Firefighting in a Doomed City

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Dear Readers,

This week I had the opportunity to binge watch a six episode series on Netflix called Charité at War which focuses on the lives of the staff at the famed Berlin hospital during the Second World War. The final episode stood out to me the most, as it dealt with how the hospital coped, and indeed continued to operate, despite the Battle of Berlin raging around them.

As my novel So Others May Live touches on the fire brigade in the city during the months in which the areal Battle of Berlin brought a nightly rain of fire to the city, seeing how a civilian hospital functioned despite shortages of almost everything was interesting to say the least. During the research for my own novel, I learned that the fire protection police in Berlin continued to operate up until the absolute end. Even while Soviet troops battered their way into the city, firefighters still answered calls.

On April 22, General Goldbach, the commander of the fire protection units in the city, ordered their evacuation. For this, he would be executed just a few days before the war ended. Over 100 firefighting vehicles and their crews made it out before the Russians cut the last road out of the city. However, some companies remained behind and continued to work in an increasingly deadly environment, as evidenced by their casualty lists. Others turned into soldiers, and defended their stations from the Soviet forces until they were overrun.

What follows are the Berlin firefighters killed in action during the last month of the war, though the list is not complete as record keeping was difficult to say the least, given the circumstances.

21 April 1945

Erich Malodystach and Werner Böhm drove into a Soviet ambush while returning to quarters after a responding to an emergency and were mortally wounded by machinegun fire.

24 April 1945

Herbert Wiesenthall was in a tow truck attempting to recover a stalled fire engine when he was caught in an artillery barrage and killed.

25 April 1945

Wilhelm Brand was in a column of fire protection police vehicles which came under areal attack and was mortally wounded.

Karl Pohlmann was killed while attempting to remove traffic obstructions near the Brandenburg Gate in either an artillery or an air strike.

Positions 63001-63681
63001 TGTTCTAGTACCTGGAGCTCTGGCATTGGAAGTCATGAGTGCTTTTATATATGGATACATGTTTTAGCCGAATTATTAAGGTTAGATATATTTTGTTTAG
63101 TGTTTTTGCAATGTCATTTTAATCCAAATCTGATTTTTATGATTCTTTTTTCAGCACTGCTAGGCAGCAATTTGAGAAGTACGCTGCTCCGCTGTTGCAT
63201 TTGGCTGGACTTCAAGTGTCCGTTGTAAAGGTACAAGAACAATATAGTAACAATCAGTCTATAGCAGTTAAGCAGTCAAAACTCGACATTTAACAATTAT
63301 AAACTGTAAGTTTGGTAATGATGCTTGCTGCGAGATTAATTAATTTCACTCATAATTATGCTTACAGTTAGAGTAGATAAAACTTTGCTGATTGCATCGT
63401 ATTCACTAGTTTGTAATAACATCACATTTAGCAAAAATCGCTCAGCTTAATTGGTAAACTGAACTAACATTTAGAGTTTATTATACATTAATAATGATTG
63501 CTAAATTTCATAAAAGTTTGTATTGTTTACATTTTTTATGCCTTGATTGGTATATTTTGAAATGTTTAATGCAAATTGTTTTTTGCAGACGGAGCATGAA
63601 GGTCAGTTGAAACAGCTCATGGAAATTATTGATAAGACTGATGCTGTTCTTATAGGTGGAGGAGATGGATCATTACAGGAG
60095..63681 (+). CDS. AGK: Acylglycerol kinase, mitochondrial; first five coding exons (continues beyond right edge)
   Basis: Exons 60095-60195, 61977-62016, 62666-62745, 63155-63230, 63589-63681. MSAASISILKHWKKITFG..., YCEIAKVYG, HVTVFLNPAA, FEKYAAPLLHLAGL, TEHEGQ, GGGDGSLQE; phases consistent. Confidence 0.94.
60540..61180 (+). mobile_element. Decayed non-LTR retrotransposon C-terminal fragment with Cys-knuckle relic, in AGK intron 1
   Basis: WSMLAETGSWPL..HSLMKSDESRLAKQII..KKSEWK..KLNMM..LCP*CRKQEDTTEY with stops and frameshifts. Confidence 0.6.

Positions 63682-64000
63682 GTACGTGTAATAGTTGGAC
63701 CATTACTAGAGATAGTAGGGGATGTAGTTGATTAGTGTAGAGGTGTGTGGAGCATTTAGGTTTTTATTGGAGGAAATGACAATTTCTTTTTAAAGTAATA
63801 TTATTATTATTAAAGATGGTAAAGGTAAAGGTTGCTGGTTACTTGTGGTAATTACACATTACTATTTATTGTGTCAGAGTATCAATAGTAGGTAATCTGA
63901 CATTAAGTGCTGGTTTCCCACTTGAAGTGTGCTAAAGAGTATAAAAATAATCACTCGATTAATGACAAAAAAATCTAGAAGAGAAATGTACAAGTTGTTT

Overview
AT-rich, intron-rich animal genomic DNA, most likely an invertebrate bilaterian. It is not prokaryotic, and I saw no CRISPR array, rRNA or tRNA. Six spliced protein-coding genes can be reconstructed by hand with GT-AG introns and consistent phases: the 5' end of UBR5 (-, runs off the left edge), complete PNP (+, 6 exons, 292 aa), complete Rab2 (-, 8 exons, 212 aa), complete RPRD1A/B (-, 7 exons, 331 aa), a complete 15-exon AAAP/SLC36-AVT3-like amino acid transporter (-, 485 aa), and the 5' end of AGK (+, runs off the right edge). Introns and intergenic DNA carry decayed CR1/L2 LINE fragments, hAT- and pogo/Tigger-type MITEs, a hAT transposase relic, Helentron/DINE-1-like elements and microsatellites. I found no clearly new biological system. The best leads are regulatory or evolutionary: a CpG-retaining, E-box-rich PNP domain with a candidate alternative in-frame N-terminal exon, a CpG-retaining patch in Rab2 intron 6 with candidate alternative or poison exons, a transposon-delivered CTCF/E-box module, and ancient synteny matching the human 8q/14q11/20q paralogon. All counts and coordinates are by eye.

General Walter Goldbach, the commander of the firefighter forces in Berlin, was executed by the government for previously ordering all fire protection units to evacuate the city on 22 April. Some did, but others remained behind and continued to work.

26 April 1945

Arthur Nieber was killed while attempting to re-locate some vehicles from Spandau.

27 April 1945

Gustav Merta was struck and mortally wounded by shrapnel from an artillery shell. He died later that day in the hospital.

28 April 1945

Herbert Zimmermann was killed by enemy fire while fighting a building fire.

30 April 1945

Otto Doerks was struck in the back by grenade fragments while fighting a fire in the city.

Richard Hackbarth and Otto Hall were killed by an artillery shell while returning from a call, along with a third, unknown firefighter.

The following are members of the Berlin Feuerschutzpolizei who were killed in action in April 1945, though the circumstances are unknown.

4 April 1945

Hermann Schinkinger

10 April 1945

Max-Joachim Baumgarten

23 April 1945

Kazimir Nawrotski

26 April 1945

Heinz Hamann

30 April 1945

Richard Raufeisen

Otto Streich

When you add the two lists, including the unknown firefighter on 30 April, then we can see that at least 17 firefighters were killed in action during the final few weeks of the war in Berlin. Technically you could say 16 since General Goldbach was the commander but not actually a firefighter. It is quite likely that the true number is higher, since many of the firefighter deaths in Berlin during the height of the war due to air raids or later street fighting went unrecorded.

One of these days, I’ll revisit the fire station I wrote about in So Others May Live and we will see what happened to the crews during the final two weeks of the war.

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